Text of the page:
The question of where B2B marketers should place the corporate blog is a critical one. It has implications in terms of B2B SEO, positioning, and your ability to later successfully transfer the trust and authority you build up in the eyes of search engines. This post addresses some of the options and their implications.
Jeffrey Cohen of Social Media B2B had a good post on different ways B2B marketers could place a corporate blog. Jeff did a nice job of mentioning some of the different options and some of the pros and cons. The hosting options mentioned included:
- On your site at companysite.com/blog (folder level with “blog”)
- On your site at companysite.com/keywords (folder level using keywords)
- At a separate, branded URL (e.g., fancyname.com)
- At a separate, keyword-rich URL (e.g., keywordname.com)
In nearly all cases, I’d recommend placing your blog at a keyword-rich, folder-level location on the corporate site (the second option above). Keywords in the URL will help your blog from an SEO perspective.
Also, having the blog on your site and at the folder level will ensure links to the blog also act as links to your site. In this way, the quantity and quality of inbound links to the blog will also accrue to the corporate domain. If you host the blog at a separate URL, your links won’t be concentrated in a single domain; links to your online efforts will be split between the two domains. In most cases, it’s better to concentrate inbound linking into a single site.
In some cases, the fourth option could also be considered. It could be that corporate issues make it difficult to get space or visibility on the corporate site. Rather than fight the red tape, it may be quicker, easier, and less subject to corporate oversight from multiple internal interests to set up the blog at a separate domain.
Another potential reason for setting up a separate domain for the blog may be to capture additional visibility in the SERPs. For instance, we have a B2B SEO blog at b2b-seo.com, and we have our B2B SEO site at seo.proteusb2b.com. Doing so often helps our visibility in the SERPs for a wide range of relevant keywords. For instance, for the Google query “b2b seo”, our blog typically receives a primary and indented result, and our site receives primary, indented, and expanded results.
This approach, together with the relevant articles published at authoritative sites, gives our firm visibility in 6 of the top 10 Google results for the query “b2b seo”.
One of the benefits of also having substantial relevant content on the subject at our site is the inclusion of the expandable search results link in the SERPs. When you click on this link, the search results expand to show links to additional content at the site. This link, in addition to the indented search result, is another way Google highlights sites with authoritative content. It’s great for searchers because it helps point them to sites with additional relevant content. In addition, it makes it easy for searchers to see other information that might be even more aligned with the intent of their search. It’s also great for your site, both in terms of positioning your site as an authoritative resource and in terms of potentially driving more traffic because of the additional links cited in the SERPs.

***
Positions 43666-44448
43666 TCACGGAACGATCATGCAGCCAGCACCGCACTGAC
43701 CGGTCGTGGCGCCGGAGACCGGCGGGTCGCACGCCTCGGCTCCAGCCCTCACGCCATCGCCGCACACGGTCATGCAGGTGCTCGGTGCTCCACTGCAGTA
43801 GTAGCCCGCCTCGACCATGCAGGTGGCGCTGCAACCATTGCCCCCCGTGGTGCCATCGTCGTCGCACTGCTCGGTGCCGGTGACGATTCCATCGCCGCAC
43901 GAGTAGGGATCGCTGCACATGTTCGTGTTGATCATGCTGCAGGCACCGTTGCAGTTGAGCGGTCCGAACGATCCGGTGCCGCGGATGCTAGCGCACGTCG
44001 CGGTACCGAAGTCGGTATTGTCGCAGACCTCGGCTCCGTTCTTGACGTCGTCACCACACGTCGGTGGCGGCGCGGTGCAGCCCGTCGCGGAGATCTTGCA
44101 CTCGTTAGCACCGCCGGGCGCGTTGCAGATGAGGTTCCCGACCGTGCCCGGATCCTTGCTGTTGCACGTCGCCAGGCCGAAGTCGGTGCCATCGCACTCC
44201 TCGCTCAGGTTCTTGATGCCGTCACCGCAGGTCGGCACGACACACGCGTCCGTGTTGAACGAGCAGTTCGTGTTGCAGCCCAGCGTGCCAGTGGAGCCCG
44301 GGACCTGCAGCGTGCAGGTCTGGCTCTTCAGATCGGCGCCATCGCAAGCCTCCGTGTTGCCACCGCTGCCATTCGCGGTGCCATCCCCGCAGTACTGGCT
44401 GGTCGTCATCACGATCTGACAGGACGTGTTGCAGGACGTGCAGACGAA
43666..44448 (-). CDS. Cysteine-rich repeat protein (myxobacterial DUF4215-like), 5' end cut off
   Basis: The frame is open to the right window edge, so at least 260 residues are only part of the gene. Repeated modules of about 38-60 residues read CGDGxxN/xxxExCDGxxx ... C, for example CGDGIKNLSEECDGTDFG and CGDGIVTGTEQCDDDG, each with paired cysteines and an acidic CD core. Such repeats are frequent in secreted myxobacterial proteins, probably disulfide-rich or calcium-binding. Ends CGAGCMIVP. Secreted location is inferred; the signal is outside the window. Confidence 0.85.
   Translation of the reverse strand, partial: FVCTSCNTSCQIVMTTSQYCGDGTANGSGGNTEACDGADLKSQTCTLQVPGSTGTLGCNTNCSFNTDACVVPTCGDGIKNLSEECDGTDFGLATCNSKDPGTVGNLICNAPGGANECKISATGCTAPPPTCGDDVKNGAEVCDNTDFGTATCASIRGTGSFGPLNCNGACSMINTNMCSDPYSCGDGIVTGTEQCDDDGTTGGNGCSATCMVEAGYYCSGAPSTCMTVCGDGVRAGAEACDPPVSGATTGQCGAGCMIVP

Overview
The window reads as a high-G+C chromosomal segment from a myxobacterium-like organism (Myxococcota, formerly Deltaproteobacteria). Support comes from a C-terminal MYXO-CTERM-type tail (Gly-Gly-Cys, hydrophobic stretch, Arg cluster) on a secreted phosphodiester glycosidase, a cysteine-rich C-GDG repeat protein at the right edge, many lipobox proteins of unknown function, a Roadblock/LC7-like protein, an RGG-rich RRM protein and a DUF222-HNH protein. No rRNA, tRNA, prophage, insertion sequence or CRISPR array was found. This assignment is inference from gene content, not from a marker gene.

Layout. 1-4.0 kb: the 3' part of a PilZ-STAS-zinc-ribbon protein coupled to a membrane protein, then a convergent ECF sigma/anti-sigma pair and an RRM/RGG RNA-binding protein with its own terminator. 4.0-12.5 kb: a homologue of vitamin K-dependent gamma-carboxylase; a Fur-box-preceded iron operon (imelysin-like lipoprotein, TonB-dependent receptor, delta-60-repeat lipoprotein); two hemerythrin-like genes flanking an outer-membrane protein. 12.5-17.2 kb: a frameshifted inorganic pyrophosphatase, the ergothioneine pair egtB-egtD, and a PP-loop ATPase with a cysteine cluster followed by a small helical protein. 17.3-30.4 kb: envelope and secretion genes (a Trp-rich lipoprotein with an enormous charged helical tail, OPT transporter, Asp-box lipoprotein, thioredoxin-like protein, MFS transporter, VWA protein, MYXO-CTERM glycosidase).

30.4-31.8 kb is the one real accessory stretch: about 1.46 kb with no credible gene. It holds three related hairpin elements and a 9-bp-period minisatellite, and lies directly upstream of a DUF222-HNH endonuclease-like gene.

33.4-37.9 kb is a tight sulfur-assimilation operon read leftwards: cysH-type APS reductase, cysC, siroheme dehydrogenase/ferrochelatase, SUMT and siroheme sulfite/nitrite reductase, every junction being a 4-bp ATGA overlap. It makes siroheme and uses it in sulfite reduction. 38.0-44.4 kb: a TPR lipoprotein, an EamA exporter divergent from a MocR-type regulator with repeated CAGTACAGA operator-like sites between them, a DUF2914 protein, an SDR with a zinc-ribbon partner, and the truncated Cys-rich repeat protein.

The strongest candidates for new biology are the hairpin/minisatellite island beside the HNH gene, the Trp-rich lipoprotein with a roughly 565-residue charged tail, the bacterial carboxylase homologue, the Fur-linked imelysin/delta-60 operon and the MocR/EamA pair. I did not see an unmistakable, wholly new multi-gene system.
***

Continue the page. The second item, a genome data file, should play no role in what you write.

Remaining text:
One further bonus can be the additional link at the bottom of the expandable search results, which leads to still more relevant content. If you want to see more at the site than what’s listed in the expanded search results, you can click on the additional link at the bottom of the search results to get all pages relevant to your query at that particular site.
I haven’t seen the expandable search result appear in search results with blog URLs, but it sometimes does for websites. However, when you click on the expandable search result, if you have a blog on your site, the expanded results often cite URLs on the blog. Similar to sitelinks in the search results, expandable search results links in the SERPs aren’t something you can necessarily control; Google includes expandable search results at its discretion. The best way to influence whether these are shown with your site in the search results, it to ensure you have substantial relevant content related to the query.
Two other options not mentioned in Jeff’s post include:
- Hosting elsewhere (e.g., blogname.blogspot.com)
- Hosting at a sub-domain (e.g., blog.companysite.com or keywords.companysite.com)
While I see frequently see companies use these other options, I generally don’t recommend either of these. Hosting a corporate blog at Blogspot or WordPress doesn’t make much sense. Any links pointing to your blog hosted at Blogspot, WordPress, or any other blogging platform site will not be links pointing to your corporate site. And if you later want to migrate your blog to another URL (e.g., your company site), you won’t be able to permanently redirect the URLs at the hosted blog to the new URLs. This means you’ll lose not only the traffic related to links coming from other sites, but you’ll also lose the search engines’ trust and authority associated with the URLs at the hosted blog domain. So you’ll be starting from scratch in terms on incoming traffic and trust and authority after you migrate the content to the new blog.
Hosting your blog at a sub-domain of your corporate site also has issues. Search engines tend to treat sub-domains as separate domains. Therefore, similar to having you blog at a separate domain, having your blog at a sub-domain of your corporate site means that you won’t be concentrating the inbound links, trust, and authority into a single domain, which will likely make things more difficult from an SEO standpoint.